9. What is your child’s favorite thing about you or favorite thing that you do?
I hope that Hattie’s favorite thing about me is that she knows I will always love her and do what is best for her.  On a more practical note, Hattie loves to be bounced up and down.  She gets a kick out of it.  She also loves to be tickled.
10. Before I was a mother I swore I would never… let Hattie sleep in our bed.  Well, that lasted about two weeks.  I had been up so many times one night, I didn’t have the energy to put her back in her own crib.  Then it was all over!
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Double Arm External Rotation plus, Plie Squat

DIRECTIONS:Hold onto the handles of the tube in each hand and choke up onto the tube to create tension. Get into a plie squat and begin lowering and rising up in and out of the plie. Add in the external rotation, keeping the elbows glued to your sides.
REMINDERS:
• Keep elbows tight to the waist and elbows bent at 90 degrees
• Keep belly tight and spine in neutral throughout movement
 • There may be a need to discontinue the rotator cuff exercise before the plies, as they are MUCH smaller muscles.
 • B R E A T H E
MODIFICATIONS:
To make this less intense, perform exercise without one of the movements and/or without the tubing.
*content courtesy of Stroller Strides Corporate
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BLACK BEAN CHILI

Beth made this tasty dish for the food swap a few weeks ago.  She got the recipe from The Greens Cook Book.  Here’s what she said about this dish..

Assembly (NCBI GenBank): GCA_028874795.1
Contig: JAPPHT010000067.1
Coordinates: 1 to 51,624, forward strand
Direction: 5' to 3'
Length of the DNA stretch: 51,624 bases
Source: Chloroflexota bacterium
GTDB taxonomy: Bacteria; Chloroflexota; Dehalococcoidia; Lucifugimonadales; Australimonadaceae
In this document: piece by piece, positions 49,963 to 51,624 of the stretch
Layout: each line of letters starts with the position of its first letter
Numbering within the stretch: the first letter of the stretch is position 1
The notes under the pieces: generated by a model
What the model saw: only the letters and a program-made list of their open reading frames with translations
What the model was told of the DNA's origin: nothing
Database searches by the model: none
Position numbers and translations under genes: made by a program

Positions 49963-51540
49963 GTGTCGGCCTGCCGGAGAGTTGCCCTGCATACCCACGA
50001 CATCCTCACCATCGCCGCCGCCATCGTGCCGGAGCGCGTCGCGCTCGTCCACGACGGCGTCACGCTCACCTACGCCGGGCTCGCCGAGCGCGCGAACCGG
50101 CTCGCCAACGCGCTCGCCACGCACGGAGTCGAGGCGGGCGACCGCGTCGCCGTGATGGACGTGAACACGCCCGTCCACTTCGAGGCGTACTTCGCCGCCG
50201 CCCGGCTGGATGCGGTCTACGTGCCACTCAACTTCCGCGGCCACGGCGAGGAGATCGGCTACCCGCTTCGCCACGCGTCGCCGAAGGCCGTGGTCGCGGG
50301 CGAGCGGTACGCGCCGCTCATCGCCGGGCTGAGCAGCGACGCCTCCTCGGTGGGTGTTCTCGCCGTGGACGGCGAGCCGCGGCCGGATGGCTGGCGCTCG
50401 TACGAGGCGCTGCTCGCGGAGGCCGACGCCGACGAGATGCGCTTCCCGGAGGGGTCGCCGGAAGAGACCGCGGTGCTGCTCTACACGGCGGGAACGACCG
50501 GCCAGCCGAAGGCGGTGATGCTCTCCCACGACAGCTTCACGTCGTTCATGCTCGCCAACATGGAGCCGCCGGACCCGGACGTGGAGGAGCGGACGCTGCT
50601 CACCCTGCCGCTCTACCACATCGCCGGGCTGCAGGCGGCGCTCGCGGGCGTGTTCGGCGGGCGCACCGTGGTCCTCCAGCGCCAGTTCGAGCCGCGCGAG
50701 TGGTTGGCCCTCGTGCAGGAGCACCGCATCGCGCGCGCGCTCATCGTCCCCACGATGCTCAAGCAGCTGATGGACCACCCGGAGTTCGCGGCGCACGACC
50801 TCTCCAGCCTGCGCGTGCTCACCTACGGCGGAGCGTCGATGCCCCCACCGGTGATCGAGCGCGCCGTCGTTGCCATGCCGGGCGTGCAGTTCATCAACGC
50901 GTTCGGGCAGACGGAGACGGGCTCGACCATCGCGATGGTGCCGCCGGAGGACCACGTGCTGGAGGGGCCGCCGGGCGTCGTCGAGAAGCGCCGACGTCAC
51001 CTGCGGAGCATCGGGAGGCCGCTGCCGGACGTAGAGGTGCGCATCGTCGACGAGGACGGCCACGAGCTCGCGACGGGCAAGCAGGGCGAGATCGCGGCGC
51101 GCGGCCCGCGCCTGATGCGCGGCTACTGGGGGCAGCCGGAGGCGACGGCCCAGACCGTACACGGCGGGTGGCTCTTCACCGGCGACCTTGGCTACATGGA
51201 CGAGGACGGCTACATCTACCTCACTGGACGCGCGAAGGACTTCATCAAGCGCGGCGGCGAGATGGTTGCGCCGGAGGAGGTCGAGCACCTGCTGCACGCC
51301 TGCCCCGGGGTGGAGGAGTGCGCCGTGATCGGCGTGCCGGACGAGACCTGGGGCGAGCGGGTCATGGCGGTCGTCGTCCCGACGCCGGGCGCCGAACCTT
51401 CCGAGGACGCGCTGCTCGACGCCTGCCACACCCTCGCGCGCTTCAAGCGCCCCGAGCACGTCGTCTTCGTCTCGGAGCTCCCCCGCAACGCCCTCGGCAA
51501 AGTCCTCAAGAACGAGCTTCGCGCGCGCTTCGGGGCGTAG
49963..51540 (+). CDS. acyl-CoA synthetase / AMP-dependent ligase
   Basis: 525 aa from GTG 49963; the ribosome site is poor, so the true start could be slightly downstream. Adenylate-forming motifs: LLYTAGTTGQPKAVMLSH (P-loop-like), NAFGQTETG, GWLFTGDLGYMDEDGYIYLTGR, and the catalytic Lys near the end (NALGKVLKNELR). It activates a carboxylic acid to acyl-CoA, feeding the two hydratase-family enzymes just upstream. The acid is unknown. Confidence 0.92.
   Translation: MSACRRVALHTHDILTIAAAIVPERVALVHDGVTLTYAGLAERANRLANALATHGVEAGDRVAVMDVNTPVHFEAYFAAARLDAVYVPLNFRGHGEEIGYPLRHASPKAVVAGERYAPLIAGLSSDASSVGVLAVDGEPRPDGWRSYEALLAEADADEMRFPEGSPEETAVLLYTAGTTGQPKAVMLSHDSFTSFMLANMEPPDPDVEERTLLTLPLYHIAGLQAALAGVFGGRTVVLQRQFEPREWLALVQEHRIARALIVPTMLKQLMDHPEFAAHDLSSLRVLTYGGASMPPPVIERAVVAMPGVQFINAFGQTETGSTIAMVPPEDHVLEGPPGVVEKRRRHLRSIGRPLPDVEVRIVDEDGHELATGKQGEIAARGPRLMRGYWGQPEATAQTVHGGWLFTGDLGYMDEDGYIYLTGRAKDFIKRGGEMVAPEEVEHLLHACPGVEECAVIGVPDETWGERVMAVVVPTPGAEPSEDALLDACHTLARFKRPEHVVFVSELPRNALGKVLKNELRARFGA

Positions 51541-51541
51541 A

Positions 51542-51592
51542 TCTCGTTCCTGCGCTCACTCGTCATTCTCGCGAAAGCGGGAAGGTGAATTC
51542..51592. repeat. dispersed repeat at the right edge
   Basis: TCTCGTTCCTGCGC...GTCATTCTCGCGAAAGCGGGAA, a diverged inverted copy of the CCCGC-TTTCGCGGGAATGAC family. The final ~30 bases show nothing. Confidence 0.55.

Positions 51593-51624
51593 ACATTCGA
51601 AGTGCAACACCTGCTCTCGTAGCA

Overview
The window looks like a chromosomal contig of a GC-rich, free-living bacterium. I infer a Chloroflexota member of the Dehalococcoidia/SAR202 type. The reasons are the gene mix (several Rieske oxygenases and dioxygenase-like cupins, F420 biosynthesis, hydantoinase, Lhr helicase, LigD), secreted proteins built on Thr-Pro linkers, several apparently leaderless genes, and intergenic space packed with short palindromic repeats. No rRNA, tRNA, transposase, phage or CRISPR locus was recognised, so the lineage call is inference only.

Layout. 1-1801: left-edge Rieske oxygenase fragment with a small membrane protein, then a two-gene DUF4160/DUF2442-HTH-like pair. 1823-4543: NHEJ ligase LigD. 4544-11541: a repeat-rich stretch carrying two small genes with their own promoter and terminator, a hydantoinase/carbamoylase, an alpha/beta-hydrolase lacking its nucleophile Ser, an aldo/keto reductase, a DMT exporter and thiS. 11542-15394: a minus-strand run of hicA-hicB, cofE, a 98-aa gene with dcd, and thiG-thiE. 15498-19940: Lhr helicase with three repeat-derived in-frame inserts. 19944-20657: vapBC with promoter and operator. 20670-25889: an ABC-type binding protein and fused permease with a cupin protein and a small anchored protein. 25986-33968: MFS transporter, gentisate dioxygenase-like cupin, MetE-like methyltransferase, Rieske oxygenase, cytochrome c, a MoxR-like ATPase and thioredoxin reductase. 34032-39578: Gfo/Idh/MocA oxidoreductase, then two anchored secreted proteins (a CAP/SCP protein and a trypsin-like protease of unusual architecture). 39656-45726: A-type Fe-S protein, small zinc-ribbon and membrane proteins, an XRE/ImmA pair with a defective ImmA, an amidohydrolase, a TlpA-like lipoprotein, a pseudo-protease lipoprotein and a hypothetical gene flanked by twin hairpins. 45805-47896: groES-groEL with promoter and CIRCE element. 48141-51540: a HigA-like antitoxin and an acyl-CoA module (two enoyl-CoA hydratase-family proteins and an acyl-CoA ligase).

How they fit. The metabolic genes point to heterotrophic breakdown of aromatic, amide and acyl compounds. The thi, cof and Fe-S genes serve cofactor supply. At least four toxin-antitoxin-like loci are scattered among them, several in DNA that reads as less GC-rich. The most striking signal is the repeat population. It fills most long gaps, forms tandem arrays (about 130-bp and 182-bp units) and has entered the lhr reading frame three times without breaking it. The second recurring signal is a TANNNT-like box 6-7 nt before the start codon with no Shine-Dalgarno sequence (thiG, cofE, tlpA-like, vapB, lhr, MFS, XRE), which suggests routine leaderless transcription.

This is how the recipe appears in the cookbook, but I usually don’t do the spice roasting, I just shake the spices from their jars right into the sauteing onions so they get some heat there before I add the tomatoes.  I rarely eat this as a soup – I most often use it as a filling for enchiladas.  I throw it in tortillas, line a baking pan with enchilada sauce, pop the filled tortillas in, cover them with more sauce and sprinkle with cheese if it’s a dairy crowd. Then I bake on 350 until they’re warmed through.   I usually serve with guacamole, sour cream, and salsa.

Ingredients
2 cups Black turtle beans
1 Bay leaf
4 tsp Cumin seeds
4 tsp Dried oregano leaves
4 tsp Paprika
1/2 tsp Cayenne pepper
1 Chile negro or ancho chile, (for chili powder)
or 2 TB Chili powder, or more
3 TB Corn or peanut oil
3 med Yellow onions – diced into 1/4-in squares
4 Garlic cloves – coarsely chopped
1/2 tsp Salt
1 1/2 lb Ripe or canned tomatoes -peeled, seeded and chopped- juice reserved
1 TB Rice wine vinegar (or more)
4 TB Cilantro, chopped

GARNISHES
Green chiles: 2 Poblano or Anaheim, – roasted, peeled & diced
or 2 oz Canned green chiles, – rinsed well and diced
1/2 cup Grated Muenster cheese – (or more)
1/2 cup Creme fraiche or sour cream
Cilantro